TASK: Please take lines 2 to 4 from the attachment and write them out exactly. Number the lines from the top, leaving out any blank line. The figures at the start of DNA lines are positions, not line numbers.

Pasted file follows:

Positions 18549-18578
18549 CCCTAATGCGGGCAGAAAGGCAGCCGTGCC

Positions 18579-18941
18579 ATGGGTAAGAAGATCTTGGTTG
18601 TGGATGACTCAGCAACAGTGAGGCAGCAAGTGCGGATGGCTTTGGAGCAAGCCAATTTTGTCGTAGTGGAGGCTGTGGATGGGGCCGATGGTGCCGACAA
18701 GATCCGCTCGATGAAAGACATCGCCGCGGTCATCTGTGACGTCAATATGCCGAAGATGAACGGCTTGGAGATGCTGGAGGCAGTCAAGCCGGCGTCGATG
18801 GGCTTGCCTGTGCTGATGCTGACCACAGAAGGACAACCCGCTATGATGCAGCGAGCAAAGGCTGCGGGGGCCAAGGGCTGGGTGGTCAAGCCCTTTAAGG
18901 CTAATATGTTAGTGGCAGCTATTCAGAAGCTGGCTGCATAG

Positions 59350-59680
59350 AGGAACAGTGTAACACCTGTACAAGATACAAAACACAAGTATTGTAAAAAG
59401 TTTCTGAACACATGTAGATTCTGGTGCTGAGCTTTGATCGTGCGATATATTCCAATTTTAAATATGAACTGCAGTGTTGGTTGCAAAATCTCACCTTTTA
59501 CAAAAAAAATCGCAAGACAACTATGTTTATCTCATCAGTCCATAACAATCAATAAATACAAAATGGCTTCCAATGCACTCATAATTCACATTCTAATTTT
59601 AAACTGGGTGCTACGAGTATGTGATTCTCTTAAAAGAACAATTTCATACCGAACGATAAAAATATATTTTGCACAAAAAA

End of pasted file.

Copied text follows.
18549 CCCTAATGCGGGCAGAAAGGCAGCCGTGCC

Positions 18579-18941
18579 ATGGGTAAGAAGATCTTGGTTG